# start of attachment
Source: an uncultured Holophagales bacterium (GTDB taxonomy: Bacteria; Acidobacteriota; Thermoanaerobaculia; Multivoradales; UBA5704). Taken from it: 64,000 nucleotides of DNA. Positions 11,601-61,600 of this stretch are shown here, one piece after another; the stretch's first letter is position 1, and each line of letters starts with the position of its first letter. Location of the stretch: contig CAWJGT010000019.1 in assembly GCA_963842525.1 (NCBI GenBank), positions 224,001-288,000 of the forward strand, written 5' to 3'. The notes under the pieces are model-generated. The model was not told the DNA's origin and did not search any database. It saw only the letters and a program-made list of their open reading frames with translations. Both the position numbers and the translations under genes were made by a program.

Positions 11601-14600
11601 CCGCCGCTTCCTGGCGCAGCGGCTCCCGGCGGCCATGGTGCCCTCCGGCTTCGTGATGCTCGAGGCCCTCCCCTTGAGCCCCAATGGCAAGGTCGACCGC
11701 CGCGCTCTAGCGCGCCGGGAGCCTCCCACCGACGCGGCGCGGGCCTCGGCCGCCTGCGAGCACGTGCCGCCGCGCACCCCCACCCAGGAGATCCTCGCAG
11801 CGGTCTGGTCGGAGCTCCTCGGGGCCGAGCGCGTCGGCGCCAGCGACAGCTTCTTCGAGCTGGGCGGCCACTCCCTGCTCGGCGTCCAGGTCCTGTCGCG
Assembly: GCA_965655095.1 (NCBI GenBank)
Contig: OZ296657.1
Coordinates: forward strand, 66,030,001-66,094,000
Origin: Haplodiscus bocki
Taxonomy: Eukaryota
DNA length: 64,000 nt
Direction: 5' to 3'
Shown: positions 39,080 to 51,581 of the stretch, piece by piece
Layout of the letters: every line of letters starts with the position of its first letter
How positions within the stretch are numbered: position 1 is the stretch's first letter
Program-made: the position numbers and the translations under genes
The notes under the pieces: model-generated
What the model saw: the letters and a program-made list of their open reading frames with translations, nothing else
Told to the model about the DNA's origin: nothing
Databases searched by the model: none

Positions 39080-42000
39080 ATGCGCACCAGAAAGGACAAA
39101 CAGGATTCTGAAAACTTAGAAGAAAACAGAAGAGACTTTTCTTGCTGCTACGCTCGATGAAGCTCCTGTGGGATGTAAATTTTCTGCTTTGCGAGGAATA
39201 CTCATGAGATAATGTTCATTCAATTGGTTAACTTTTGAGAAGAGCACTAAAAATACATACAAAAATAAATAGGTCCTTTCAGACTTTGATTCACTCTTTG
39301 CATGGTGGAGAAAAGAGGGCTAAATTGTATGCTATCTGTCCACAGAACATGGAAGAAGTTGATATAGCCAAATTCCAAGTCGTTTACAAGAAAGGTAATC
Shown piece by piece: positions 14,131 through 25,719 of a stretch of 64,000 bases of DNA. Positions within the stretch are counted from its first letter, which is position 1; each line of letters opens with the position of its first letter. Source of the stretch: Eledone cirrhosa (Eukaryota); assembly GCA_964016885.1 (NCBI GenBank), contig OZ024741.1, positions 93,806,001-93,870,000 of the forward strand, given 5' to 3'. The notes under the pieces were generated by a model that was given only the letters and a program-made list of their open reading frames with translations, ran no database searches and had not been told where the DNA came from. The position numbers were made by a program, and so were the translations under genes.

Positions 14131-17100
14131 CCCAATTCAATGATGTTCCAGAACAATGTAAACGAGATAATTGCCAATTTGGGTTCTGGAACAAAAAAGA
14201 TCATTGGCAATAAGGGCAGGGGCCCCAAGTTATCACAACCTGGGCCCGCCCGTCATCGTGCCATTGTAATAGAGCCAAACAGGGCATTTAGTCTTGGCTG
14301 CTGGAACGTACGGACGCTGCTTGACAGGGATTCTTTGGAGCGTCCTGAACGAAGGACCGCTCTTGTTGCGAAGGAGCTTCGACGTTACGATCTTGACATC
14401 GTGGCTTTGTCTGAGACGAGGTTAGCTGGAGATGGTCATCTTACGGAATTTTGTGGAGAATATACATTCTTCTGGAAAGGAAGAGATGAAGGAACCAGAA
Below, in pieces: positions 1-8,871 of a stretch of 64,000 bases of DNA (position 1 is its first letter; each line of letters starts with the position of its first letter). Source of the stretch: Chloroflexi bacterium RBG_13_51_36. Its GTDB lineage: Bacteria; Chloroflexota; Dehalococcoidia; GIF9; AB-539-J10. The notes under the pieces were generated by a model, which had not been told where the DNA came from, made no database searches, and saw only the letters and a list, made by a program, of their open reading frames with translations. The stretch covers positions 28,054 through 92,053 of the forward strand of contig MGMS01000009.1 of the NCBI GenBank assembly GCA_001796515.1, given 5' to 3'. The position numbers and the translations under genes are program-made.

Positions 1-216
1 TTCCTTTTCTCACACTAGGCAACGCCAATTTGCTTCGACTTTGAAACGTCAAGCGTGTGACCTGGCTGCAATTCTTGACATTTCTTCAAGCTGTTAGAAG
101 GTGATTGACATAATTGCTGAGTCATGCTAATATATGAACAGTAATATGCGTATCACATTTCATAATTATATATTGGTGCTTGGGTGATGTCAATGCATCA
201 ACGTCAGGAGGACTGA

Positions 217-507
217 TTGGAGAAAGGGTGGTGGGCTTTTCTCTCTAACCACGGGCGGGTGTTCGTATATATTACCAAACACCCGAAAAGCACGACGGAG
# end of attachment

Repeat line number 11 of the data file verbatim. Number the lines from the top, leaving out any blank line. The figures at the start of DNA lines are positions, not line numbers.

DNA length: 64,000 nt